The purpose of the experiments was to assess whether or not a slow-moving Tesla outfitted with the company’s most advanced driver assistance technologies would automatically avoid collisions with pedestrians. The test driver, Tad Park, explained that the automobile never exceeded eight miles per hour and that he was prepared to take over at any point.
According to a YouTube representative, the videos have been removed in accordance with the company’s policy regarding harmful and dangerous content. YouTube has taken down two videos that showed Tesla drivers using their own children as dummies for safety tests on the road or in their driveways.
The goal of the tests was to see if a slow-moving Tesla with the company’s most advanced driver assistance systems would automatically avoid hitting people walking or standing still in the road. In this case, the people were children.
Elena Hernandez, a YouTube spokesperson: “YouTube does not permit content that depicts minors engaging in harmful activities or encourages them to do so.” Upon investigation, we found that the films brought to our attention by CNBC violated our harmful and dangerous content policy; as a result, the content was removed.
The exact policy referenced by YouTube relates to harmful and dangerous content. When it becomes aware of them, the business removes videos that promote dangerous or illegal actions that pose a risk of significant physical harm or death.
The spokesman said, “Specifically, we don’t accept anything that shows or tells kids to do dangerous things that could hurt them, like dangerous stunts, dares, or pranks.” In the United States, Tesla sells its driver assistance technologies as a base package named Autopilot and a premium option called Full Self-Driving (or FSD) for $12,000 upfront or $199 per month.
If a driver does well on the company’s safety tests in the car, they can also try out an experimental programme called Full Self-Driving Beta. Without a driver behind the wheel who is alert to the road and able to steer, brake, and accelerate on demand, none of these features make Tesla vehicles self-driving or safe to operate.
In Tesla’s owner’s manuals, drivers are warned that the features do not make their cars drive themselves. Driver: “I was ready to assume control at any point.” In a video recorded on August 14, Tad Park, a Tesla owner and investor in the Elon Musk-led company, drove a Model 3 at eight miles per hour towards one of his children on a road in the San Francisco Bay Area. Nobody was injured during the test.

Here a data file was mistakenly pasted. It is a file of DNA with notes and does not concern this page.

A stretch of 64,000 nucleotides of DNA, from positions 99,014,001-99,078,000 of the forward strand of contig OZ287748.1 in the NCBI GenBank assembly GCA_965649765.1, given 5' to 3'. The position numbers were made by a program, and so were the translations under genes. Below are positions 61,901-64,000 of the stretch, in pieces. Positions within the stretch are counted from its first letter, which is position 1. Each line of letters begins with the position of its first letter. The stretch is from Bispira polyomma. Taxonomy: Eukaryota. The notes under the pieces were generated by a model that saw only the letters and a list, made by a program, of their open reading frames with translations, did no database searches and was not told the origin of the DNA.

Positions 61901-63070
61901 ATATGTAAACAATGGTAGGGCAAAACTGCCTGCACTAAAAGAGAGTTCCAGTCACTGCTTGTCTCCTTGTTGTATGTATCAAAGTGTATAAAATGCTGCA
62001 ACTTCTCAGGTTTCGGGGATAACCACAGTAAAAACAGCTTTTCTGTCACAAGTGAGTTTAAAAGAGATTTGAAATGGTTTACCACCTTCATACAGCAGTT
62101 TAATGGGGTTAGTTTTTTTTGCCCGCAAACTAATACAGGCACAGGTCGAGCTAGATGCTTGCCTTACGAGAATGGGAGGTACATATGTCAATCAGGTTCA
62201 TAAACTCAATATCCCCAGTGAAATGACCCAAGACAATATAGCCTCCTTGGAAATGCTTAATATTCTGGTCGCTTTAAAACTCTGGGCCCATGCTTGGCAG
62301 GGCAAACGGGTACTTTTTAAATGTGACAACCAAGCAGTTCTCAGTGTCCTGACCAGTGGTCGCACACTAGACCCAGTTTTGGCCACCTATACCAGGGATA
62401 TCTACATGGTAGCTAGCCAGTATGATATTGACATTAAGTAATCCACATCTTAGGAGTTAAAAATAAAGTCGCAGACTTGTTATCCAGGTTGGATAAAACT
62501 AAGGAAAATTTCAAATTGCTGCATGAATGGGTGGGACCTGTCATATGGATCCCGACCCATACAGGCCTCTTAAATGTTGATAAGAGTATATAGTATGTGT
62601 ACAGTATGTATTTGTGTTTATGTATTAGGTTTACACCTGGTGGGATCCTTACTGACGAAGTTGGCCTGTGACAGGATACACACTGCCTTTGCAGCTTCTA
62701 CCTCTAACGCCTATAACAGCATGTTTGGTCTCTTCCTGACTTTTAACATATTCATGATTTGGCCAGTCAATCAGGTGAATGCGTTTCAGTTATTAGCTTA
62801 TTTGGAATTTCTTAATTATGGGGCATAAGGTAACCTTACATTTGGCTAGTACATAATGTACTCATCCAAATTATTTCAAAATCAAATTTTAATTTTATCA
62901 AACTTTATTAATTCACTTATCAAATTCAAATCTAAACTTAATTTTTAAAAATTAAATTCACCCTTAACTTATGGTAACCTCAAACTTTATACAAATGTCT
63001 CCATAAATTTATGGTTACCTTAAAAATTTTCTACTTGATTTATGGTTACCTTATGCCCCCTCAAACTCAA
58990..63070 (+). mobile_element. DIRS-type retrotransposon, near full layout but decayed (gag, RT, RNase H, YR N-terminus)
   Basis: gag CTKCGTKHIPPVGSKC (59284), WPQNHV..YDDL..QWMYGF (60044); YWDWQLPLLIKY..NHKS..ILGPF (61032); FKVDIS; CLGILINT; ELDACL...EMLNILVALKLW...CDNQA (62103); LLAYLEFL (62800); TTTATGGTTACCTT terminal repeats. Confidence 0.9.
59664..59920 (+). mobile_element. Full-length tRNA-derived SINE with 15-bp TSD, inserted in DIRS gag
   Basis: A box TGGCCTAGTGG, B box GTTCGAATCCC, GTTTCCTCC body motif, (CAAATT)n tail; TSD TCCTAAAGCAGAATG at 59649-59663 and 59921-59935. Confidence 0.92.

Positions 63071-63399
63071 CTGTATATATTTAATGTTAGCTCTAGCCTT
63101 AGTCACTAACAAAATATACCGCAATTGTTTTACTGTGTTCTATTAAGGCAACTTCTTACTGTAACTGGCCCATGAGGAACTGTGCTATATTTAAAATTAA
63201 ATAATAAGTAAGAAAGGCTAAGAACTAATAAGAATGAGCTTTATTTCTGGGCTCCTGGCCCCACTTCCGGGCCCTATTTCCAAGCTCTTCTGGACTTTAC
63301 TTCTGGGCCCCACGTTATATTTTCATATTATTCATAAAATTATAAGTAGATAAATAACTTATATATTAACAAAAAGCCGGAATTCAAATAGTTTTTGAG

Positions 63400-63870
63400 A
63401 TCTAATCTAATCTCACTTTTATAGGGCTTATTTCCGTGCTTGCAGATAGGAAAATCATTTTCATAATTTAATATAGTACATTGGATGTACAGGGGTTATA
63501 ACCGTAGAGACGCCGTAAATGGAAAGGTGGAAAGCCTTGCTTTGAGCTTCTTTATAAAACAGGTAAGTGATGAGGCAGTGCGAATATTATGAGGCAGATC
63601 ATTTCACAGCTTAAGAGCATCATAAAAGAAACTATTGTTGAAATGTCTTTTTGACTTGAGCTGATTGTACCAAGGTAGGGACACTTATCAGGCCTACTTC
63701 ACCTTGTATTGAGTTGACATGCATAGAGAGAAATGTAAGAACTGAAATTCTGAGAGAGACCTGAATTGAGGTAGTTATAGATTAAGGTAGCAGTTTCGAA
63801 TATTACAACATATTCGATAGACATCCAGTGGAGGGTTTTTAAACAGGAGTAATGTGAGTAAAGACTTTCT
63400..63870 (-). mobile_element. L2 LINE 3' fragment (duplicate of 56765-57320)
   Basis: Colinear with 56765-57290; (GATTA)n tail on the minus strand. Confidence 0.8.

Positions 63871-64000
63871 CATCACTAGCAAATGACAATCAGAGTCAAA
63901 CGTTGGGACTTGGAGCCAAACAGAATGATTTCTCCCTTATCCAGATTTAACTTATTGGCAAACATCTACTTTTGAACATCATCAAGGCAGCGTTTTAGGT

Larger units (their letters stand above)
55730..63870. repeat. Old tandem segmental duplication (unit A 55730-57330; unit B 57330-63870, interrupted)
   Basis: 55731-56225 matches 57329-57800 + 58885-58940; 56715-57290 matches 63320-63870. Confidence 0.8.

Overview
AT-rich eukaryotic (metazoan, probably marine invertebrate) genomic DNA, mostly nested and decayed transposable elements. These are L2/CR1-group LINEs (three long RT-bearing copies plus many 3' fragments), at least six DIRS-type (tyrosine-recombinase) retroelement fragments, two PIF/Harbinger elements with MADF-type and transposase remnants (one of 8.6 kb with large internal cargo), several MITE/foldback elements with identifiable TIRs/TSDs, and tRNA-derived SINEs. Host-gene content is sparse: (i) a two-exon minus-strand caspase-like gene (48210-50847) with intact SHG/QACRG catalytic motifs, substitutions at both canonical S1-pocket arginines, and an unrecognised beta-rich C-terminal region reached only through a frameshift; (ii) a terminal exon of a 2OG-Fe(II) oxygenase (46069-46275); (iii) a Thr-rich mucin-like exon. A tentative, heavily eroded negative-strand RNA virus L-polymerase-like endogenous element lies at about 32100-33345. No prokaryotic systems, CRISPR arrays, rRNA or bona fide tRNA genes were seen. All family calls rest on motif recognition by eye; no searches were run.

The video garnered tens of thousands of views on YouTube before it was removed by a Google subsidiary. Alphabet also owns Waymo, the company that makes technology for self-driving cars and runs robotics.
Park is the chief executive officer of Volt Equity and the portfolio manager of VCAR, an ETF focused on autonomous driving technology. “I have personal familiarity with the goods and am confident in my investments,” Park told CNBC. We took great safety measures to ensure that children were never at risk.
In a follow-up email, Park explained, “First, we tried with a mannequin, then with a tall basketball player, and lastly, one child stood while the other crossed the street.” He stated that the automobile never exceeded eight miles per hour and elaborated, “We made sure the car identified the child.”
Even if the entire system failed, I was prepared to assume control at any time. I knew when I would need to apply the brakes if the vehicle did not slow down adequately. According to Park, the tests were a success because the automobile slowed and did not collide with any object, a pedestrian, or his children.
When asked if he would do it again, he responded, “I do not believe additional tests are essential, but if I did, I would repeat this test.” “However, I would not advise anybody to try this at home on purpose,” he warned.
Park did the tests partly as a response to an ad campaign by Dan O’Dowd, the founder of a software company, that ran across the country and criticized Tesla’s driver aids.
The now-removed movie was uploaded to a YouTube channel called Whole Mars Catalog, which is managed by Omar Qazi, a stakeholder and significant Tesla social media supporter.
Elon Musk, CEO of Tesla, communicates often with the blog and Qazi on Twitter. On August 16, NHTSA issued the following statement: “NHTSA cautions the public against attempting to test vehicle technologies on their own.”
No one should put their own or anybody else’s life in danger to evaluate the performance of automotive technology. “As NHTSA has said many times, no car that can be bought right now is able to drive itself,” the agency said.
“The most up-to-date car technologies that you can buy right now help the driver, but a human driver is still needed to do the job of driving and keep an eye on what’s going on around them.”
According to the California DMV, “As advanced car technologies become more widely available, the DMV shares the same concerns as other traffic safety stakeholders regarding the possibility of driver confusion or misuse of these systems.”
DMV has previously emphasized to Tesla the importance of clearly and effectively communicating to customers, buyers, and the general public the capabilities, limitations, and intended use of any vehicle technology.
The California DMV has recently asserted that Tesla engages in misleading marketing or false advertising in regards to its driver assistance technologies. It is also doing a comprehensive safety examination of Tesla’s technology, including FSD Beta.